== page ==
Sheikh Nimr Baqir Al-Nimr, whose execution has sparked outrage across the Middle East in Shi’a dominated blocks, was a prominent Shi’a cleric and leader who has repeatedly called for amelioration on the kingdom’s marginalised Shi’a minority.
Al-Nimr was born in 1960 in the region of Qatif. After finishing his secondary education, Al-Nimr moved to Iran to study in a Shi’a seminary before continuing his studies in Syria. He returned to Saudi Arabia in 1994.
A critic of the royal family and a protest leader, Al-Nimr was arrested in 2012 after being shot in the leg by the police. He was part of the mass anti-government protests inspired by the Arab Spring calling for elections in the kingdom and advocating for equality between Sunni and Shi’a. In his speeches, Al-Nimr has called for non-violence “in the face of government oppression”.
“The roar of the word is mightier than the sound of bullets…the weapon of the word is stronger than bullets because authorities will profit from a battle of weapons,” Al-Nimr said in one of his speeches in 2011.
Al-Nimr’s advocacy for the Shi’a minority illuminates some of the issues around the Shi’a-Sunni divide in the region. Al-Nimr’s advocacy was largely focused on the marginalised religious group and could open onto a larger political critique of the Saudi kingdom.
However, his advocacy could also be seen as a part of a wider sectarian conflict. Ultimately, Al-Nimr was accused of incitement of vandalism and sectarian strife, failure to obey, or pledge allegiance to then-king Abdullah, for the collapse of the state, and for insulting relatives and companions of the Prophet Muhammad. For these charges, he was sentenced to death.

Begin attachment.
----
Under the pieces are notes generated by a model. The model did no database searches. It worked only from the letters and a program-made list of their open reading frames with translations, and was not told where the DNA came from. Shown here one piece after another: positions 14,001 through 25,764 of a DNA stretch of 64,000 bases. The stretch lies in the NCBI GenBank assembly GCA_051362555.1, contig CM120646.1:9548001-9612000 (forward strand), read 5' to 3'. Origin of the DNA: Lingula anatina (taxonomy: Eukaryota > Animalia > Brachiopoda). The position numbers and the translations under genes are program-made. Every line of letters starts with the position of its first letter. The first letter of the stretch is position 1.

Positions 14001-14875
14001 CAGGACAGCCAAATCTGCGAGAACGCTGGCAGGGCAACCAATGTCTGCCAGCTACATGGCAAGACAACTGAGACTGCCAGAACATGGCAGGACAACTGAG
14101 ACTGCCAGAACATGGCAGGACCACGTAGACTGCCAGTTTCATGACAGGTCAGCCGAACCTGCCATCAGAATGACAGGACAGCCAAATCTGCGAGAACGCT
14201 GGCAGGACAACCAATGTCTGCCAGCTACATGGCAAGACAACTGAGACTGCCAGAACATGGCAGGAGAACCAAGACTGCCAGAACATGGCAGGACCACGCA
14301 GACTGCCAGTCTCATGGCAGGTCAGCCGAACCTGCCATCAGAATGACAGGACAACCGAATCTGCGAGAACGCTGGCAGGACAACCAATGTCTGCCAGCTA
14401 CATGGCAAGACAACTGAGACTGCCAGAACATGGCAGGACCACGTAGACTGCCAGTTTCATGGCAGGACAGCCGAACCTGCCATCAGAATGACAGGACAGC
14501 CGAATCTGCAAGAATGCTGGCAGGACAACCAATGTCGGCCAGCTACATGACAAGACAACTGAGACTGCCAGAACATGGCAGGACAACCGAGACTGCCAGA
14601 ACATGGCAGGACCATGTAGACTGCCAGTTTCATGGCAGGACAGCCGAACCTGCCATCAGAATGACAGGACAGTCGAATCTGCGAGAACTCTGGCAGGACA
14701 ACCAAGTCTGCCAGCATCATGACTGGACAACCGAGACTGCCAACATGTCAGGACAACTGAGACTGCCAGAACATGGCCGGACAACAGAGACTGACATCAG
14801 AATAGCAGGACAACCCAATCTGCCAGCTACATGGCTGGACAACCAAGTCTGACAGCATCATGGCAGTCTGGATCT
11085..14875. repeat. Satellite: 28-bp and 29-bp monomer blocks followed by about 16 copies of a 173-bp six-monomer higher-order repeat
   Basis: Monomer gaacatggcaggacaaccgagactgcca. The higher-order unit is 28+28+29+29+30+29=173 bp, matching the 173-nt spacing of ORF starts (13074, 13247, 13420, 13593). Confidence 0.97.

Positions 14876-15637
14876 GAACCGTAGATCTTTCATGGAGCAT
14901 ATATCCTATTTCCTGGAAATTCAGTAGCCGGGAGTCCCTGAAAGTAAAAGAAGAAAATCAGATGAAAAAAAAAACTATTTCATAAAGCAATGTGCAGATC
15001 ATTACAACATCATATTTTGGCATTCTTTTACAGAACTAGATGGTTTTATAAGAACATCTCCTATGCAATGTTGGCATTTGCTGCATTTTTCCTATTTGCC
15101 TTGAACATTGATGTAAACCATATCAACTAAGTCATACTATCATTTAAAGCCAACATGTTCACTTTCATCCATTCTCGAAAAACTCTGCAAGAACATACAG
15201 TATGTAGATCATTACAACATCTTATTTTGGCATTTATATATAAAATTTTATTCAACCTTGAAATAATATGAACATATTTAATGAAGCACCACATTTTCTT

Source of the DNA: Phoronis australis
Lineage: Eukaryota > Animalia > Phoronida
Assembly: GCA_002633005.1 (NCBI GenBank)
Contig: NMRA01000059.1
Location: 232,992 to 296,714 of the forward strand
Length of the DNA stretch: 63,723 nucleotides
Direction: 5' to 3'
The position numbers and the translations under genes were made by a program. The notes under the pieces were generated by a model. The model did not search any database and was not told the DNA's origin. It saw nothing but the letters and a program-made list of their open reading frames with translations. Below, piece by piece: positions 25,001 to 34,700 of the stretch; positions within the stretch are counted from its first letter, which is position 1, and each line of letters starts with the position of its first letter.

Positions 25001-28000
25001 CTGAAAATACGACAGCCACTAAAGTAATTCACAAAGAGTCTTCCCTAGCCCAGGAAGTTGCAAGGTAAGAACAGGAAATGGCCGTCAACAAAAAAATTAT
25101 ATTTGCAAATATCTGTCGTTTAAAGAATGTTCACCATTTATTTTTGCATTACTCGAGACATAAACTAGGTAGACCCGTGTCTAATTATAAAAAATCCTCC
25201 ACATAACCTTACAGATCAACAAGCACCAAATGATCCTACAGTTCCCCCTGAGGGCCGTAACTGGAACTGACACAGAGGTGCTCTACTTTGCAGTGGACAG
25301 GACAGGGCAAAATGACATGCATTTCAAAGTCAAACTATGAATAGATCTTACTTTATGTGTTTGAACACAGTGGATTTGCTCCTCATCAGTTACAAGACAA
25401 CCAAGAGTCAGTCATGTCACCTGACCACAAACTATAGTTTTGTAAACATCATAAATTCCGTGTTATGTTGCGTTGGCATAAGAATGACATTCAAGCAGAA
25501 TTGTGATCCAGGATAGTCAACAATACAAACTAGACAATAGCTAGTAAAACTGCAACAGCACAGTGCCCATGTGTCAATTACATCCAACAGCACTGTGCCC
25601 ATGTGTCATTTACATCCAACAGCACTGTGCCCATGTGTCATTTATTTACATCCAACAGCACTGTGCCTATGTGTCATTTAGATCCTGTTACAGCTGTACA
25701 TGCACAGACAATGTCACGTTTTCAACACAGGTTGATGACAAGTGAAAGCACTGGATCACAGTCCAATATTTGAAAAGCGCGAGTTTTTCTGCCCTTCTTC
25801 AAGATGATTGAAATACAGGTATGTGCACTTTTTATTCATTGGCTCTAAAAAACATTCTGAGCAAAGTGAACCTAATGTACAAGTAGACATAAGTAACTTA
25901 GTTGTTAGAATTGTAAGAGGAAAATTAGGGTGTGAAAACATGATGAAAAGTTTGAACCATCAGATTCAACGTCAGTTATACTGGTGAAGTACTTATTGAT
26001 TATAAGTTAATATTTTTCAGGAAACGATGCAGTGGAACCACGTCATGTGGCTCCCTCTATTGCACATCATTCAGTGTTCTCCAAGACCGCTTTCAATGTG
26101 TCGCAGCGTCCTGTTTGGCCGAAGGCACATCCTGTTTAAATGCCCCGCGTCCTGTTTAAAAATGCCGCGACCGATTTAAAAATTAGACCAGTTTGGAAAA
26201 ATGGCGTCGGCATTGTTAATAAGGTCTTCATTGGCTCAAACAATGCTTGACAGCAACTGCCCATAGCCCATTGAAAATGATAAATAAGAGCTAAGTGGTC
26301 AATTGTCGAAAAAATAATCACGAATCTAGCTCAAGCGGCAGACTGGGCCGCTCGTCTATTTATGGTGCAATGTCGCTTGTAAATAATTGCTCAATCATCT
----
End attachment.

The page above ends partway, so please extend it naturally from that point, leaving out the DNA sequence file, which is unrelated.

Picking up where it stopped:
On 25 October 2015, Nimr’s appeal of his death sentence was denied. He was put to death on Saturday. His putative ties with Iran’s ruling establishment, a geopolitical rival to Saudi Arabia in the region, prompted angry Iranian response to the execution.
Al-Nimr’s arrest in 2012 was not his first; between 2003 and 2008, he has been detained eight times, on accusations of involvement in protest and for censure of Saudi rulers in his sermons.
Al-Nimr began to gain wide popularity within the eastern province of the kingdom as his words appeal to the dissatisfied and marginalised groups in the region. In February 2009, following clashes between Shi’a pilgrims and the religious police at Al-Baqi cemetery, Al-Nimr accused political authorities of using the religious police to target the Shi’a community. He also asserted that the Shi’a will no longer remain silent.
According to Wikileaks, Al-Nimr met with US officials in 2008. During the meeting, Al-Nimr said that he was committed to fair and free elections, asserting his ardent opposition to what he described as the authoritarianism of the reactionary Al-Saud regime.
Despite the sectarian tension after his execution, Al-Nimr stressed that the oppressed should unite together against the oppressors despite their religious orientation, instead of becoming tools in the hands of oppressors.
“The [Bahraini] Khalifa family is oppressors and Sunnis are not responsible for their actions. These are not Sunnis, they are tyrants. The Assad family in Syria is oppressors and Shi’as are not responsible for their actions. Never defend an oppressor. It is never justified for someone who is oppressed to defend another’s oppressor,” Al-Nimr said during a Friday sermon in October 2011.